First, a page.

The second kind of number-symbolism was found in systems based on the mystical properties of names converted into numbers. (Greek numbers were expressed by letters of the alphabet.) By this means divination of life or death could be made. For instance, in a letter purporting to be written by Pythagoras to Telauges, a calculation is made according to the idea that the sick person is engaged in a struggle against the first day of his illness. The day is given a number which is a sum of the letters in the word describing which number it is; the patient's name is dealt with in the same way. After various calculations, one of the remaining figures would win, according to whether both were odd or even, or one of each.27 This is the purely arithmetical basis for systems developed by astrologers, in which the day in the lunar month was involved in the calculations, and where it was worked out on a diagram. The 'Sphere of Democritus' displayed a rectangular table of the days of the month arranged in three colours, mixed up in a particular order:
Democritus' 'sphere': prognostic of life and death. Find out under which day of the Moon the sick man took to his bed. Add his name from birth to the day of the month and divide by thirty. Look up on the 'sphere' the quotient: if the number falls in the upper part, he will live. If in the lower part, he will die.28
There is another version ascribed to Petosiris, in which twenty-nine, presumably as a more accurate estimate of the mean lunar month, is used as divisor rather than thirty.29 In fact, it could be used for predicting the result of other contests, the issue of a battle, the result of a lawsuit, or of a gladiatorial contest. These systems, though they are attributed to founders of astrology, are probably quite late in origin.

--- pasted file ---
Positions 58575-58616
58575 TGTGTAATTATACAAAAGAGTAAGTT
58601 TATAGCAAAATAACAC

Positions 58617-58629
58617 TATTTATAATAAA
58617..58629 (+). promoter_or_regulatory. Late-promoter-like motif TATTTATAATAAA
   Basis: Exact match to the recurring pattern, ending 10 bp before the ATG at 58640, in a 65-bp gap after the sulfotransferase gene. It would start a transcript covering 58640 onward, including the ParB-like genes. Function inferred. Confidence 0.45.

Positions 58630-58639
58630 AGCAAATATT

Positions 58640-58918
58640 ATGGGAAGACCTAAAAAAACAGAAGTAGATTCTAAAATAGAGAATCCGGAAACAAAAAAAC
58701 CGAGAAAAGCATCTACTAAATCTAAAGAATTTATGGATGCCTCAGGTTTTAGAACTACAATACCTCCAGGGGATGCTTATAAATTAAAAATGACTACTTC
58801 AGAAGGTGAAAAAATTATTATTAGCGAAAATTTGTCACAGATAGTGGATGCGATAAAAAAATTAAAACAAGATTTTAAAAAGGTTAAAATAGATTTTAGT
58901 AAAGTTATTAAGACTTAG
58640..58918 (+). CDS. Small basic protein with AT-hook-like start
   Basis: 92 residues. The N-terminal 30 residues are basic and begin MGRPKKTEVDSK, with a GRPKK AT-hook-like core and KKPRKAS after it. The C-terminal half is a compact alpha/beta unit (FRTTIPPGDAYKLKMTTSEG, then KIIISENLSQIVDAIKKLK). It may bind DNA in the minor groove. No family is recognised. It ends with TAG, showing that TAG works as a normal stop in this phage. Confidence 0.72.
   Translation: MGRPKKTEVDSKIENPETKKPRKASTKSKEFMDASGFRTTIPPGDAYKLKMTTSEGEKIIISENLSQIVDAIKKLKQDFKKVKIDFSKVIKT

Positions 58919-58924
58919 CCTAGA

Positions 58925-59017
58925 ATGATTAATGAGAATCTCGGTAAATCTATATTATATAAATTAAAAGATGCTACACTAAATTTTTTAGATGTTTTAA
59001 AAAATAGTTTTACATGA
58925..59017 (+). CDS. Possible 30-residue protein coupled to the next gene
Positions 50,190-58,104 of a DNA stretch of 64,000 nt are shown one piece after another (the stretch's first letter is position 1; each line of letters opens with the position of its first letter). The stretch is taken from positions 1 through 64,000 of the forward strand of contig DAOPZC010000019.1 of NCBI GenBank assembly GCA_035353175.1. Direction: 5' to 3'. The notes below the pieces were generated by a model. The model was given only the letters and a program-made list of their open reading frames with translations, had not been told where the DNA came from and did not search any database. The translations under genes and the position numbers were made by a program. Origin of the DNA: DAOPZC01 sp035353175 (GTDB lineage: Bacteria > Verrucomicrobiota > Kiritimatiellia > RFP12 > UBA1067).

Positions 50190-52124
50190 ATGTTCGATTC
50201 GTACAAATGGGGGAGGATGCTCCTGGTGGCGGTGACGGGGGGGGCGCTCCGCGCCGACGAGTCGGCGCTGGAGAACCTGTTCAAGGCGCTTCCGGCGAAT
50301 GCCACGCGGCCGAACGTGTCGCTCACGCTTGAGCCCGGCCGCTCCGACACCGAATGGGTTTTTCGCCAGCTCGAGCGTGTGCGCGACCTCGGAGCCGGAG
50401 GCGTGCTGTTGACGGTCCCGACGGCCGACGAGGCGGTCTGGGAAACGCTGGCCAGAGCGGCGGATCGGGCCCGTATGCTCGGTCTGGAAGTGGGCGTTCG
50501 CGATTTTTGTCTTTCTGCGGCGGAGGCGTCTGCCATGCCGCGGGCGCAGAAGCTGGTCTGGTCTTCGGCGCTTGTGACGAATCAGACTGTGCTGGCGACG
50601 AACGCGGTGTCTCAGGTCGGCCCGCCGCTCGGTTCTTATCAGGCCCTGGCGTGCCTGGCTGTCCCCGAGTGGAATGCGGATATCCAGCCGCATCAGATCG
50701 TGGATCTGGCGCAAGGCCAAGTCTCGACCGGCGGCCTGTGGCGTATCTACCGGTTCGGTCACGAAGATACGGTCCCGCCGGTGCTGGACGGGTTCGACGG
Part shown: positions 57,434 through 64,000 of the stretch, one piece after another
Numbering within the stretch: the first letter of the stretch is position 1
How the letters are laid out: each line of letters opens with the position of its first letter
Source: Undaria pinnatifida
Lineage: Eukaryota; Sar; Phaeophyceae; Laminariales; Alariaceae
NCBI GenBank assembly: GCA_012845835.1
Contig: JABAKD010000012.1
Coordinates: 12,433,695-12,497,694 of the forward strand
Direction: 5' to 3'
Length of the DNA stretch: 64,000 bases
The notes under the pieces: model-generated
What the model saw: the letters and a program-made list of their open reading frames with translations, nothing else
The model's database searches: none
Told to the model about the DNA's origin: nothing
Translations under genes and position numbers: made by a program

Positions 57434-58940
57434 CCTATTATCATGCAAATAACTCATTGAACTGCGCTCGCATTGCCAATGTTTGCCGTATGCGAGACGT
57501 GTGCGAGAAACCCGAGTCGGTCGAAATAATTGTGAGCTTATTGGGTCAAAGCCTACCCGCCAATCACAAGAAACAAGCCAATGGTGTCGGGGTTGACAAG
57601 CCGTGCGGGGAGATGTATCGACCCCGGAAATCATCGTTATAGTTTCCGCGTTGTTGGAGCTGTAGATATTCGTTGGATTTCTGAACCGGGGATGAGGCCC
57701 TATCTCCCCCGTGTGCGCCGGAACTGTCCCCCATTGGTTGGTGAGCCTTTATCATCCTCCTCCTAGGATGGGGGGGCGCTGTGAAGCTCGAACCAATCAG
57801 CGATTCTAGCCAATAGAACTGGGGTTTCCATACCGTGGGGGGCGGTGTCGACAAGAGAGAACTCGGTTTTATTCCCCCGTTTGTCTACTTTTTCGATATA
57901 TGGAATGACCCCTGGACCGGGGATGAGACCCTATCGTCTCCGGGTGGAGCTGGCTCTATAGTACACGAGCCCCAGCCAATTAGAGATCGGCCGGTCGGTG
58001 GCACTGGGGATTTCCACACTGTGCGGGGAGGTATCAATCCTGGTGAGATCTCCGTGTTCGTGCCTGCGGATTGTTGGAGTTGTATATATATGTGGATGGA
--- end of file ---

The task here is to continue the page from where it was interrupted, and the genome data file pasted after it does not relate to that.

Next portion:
Apart from climacterics there are good and bad days on which to undertake medical activity. Here we are simply in the province of normal horary astrology. Thus Dorotheus offers a chapter on when to take a medicine for diarrhoea:
If you want to commence drinking the medicine for diarrhoea or something that eases the stomach, or an enema...then the commencement of it is best.when the Moon is in Libra or Scorpio as these places compress and are called the 'region of lowness', and it is the best.when the benefics aspect the Moon.30
There are also chapters on the times to avoid and the best times to bleed, or to treat by cupping, or to cut with a knife or scalpel, and to treat an eye infection.31 Pliny the Elder, writing in the latter half of the first century CE, tells us about Crinas, a doctor from Marseilles, who observed the hours and gave food according to ephemerides giving the positions of the planets. This combination of astrology and medicine was obviously very popular for he left an immense fortune, having already spent a similar fortune on fortifying his own city and that of others.32 We also find a doctor proclaiming his astrological ability on his tombstone.33